UNITED NATIONS - A United Nations rights expert has called for a thorough investigation into the death of a Guatemalan migrant child, while she was in the custody of United States immigration authorities.

According to the UN human rights office (OHCHR), although there have been different versions on the sequence of events which led to her death, and the overall health status of seven-year-old Jakelin Ameí Caal, it is not disputed that she died while in the custody of US Customs and Border Protection, after crossing from Mexico, with her father and a larger group of migrants.

“The US authorities must ensure that an in-depth, independent investigation of the death of Jakelin is conducted,” Felipe Gonzalez Morales, the UN Special Rapporteur on the human rights of migrants said, while stressing that her relatives should be granted access to justice, including legal representation.

“Redress to her family should be provided and if any officials are found responsible they should be held accountable. The government should also address failings within the immigration system, and specifically within the US Customs and Border Patrol agency, to prevent similar situations,” he added.

The UN rights expert also called on the US to stop the detention of children, either unaccompanied or with their families, based on their migratory status, and seek alternatives to detention.

“As repeatedly stated by a series of UN human rights bodies, detention of children based on their migratory status is a violation of international law,” Gonzalez Morales said.

Detention is detrimental to the well-being of a child, produces long-term severe adverse impacts on children and cannot be considered in their best interests, he explained, noting that it also exacerbates the trauma that many migrant children suffer along their journeys and that detention of migrant children can never be used to deter migration.

Gonzalez Morales also reiterated his willingness to conduct an official visit to the US and expressed hope to engage in a constructive dialogue on a range of issues concerning migration. “Conducting an official visit to the country would allow me to get first-hand, direct information about the situation of migrant children, especially on those who are being held in detention,” the expert said.

“It would also allow me to present my recommendations to the US Government to fulfil its international commitments to respect and protect the human rights of all migrants”.

Special Rapporteurs and independent experts are appointed by the Geneva-based UN Human Rights Council to examine and report back on a specific human rights theme or a country situation. The positions are honorary, and the experts are not paid for their work.

UN ceasefire monitoring chief tours Yemeni port of Hudaydah

The head of United Nations (UN) team which is monitoring and helping implement a ground-breaking ceasefire across Yemen’s crucial port city of Hudaydah, had his first face-to-face meeting with authorities there on Monday.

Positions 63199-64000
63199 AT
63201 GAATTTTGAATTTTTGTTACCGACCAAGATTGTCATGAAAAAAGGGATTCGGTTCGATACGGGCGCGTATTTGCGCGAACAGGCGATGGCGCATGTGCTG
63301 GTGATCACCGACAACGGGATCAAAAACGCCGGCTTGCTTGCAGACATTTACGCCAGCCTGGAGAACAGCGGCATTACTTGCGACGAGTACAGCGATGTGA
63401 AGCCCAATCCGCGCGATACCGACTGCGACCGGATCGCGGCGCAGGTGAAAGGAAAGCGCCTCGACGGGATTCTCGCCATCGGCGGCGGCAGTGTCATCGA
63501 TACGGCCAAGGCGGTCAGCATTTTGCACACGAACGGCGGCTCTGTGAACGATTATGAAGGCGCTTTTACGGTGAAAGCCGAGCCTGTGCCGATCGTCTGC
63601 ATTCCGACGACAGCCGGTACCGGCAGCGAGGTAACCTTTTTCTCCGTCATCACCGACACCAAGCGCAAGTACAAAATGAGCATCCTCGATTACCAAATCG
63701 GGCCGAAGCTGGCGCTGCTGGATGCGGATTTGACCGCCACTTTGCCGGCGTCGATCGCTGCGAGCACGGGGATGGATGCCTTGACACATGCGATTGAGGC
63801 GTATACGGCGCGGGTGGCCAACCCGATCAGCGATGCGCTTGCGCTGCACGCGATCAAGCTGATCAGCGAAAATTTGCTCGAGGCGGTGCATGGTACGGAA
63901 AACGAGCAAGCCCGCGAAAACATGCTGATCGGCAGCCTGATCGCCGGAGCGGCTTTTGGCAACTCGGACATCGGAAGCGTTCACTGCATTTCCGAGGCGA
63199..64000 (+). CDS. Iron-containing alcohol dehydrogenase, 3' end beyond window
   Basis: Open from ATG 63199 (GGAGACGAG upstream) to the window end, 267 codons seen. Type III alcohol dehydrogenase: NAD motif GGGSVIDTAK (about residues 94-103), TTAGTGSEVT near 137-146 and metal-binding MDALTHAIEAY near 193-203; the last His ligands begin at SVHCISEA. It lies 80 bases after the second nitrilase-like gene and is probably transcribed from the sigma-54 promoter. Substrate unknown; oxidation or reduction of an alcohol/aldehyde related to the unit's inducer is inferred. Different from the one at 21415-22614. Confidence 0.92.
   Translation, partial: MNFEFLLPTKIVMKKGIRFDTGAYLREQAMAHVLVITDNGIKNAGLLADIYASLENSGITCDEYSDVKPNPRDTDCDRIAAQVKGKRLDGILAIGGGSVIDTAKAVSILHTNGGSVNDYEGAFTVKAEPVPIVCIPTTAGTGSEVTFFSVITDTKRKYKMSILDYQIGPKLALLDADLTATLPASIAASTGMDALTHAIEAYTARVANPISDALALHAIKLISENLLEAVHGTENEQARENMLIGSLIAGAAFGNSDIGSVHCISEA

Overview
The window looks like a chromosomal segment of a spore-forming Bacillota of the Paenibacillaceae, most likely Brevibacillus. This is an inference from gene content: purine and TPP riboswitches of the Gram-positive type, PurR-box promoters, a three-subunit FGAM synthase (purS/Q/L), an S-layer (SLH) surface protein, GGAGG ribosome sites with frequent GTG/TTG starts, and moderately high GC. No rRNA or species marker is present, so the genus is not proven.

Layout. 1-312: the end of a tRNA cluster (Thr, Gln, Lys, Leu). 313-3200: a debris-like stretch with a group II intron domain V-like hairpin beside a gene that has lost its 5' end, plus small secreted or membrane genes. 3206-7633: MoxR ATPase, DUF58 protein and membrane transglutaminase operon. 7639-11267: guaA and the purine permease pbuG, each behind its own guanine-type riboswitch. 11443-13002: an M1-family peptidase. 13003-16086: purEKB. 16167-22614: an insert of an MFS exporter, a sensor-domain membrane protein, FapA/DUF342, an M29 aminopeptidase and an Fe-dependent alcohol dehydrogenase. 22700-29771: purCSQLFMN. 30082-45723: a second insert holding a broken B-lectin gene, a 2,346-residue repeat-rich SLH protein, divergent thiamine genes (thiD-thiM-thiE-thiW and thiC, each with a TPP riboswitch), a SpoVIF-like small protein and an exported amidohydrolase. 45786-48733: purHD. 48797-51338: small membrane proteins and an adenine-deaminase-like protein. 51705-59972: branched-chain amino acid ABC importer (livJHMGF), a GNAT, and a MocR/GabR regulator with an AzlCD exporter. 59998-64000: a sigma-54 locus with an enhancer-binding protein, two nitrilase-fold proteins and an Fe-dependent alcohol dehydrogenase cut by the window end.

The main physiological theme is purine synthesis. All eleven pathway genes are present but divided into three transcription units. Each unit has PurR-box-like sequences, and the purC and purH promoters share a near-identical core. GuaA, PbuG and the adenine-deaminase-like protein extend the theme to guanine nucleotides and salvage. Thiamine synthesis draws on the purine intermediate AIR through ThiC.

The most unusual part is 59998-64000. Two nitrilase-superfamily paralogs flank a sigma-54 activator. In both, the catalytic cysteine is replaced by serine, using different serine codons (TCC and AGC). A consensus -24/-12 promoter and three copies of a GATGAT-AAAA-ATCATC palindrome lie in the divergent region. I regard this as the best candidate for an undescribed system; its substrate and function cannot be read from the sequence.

Retired Dutch General Patrick Cammaert and his advance team, also undertook a familiarization visit to the Port itself, where close to 80 percent of life-saving humanitarian aid, food and commercial goods arrive before being distributed. The UN Spokesperson’s Office said that the team took note of the “current boundaries and related access roads, particularly eastern and southern access roads into and out of the city”.

Houthi opposition fighters have control of the centre of Hudaydah and the port, and an offensive launched by the internationally-recognized government and their allies last June, to take the port, threatened the lives of around 300,000 children trapped in the city, and a humanitarian disaster, said the UN.

Historic consultations convened in Sweden by UN Special Envoy Martin Griffiths earlier in December resulted in a Security Council resolution last Friday, endorsing a deal to continue peace talks in January, and a fragile ceasefire that has held since last Tuesday.

According to the UN, General Cammaert’s team were also encouraged on Monday by the presence of returning internally-displaced civilians who had fled the city before the ceasefire agreement. The presence of returning IDP’s in the city was an encouraging sign of the ceasefire’s positive effects  which appears to be holding, since it entered into force on Dec 18. The team arrived in Hudaydah on Sunday, and prior to their arrival, the General met with Houthi members who will be working as part of the team, formally known as the Redeployment Coordination Committee (RCC), in the capital, Sana’a.In a note to correspondents at UN Headquarters in New York, the UN Spokesman’s office said that General Cammaert had been reassured of their commitment to the implementation of Stockholm agreement, adding that he was encouraged by the general enthusiasm of both sides to get to work, immediately.

The first joint RCC meeting is scheduled to take place on Wednesday.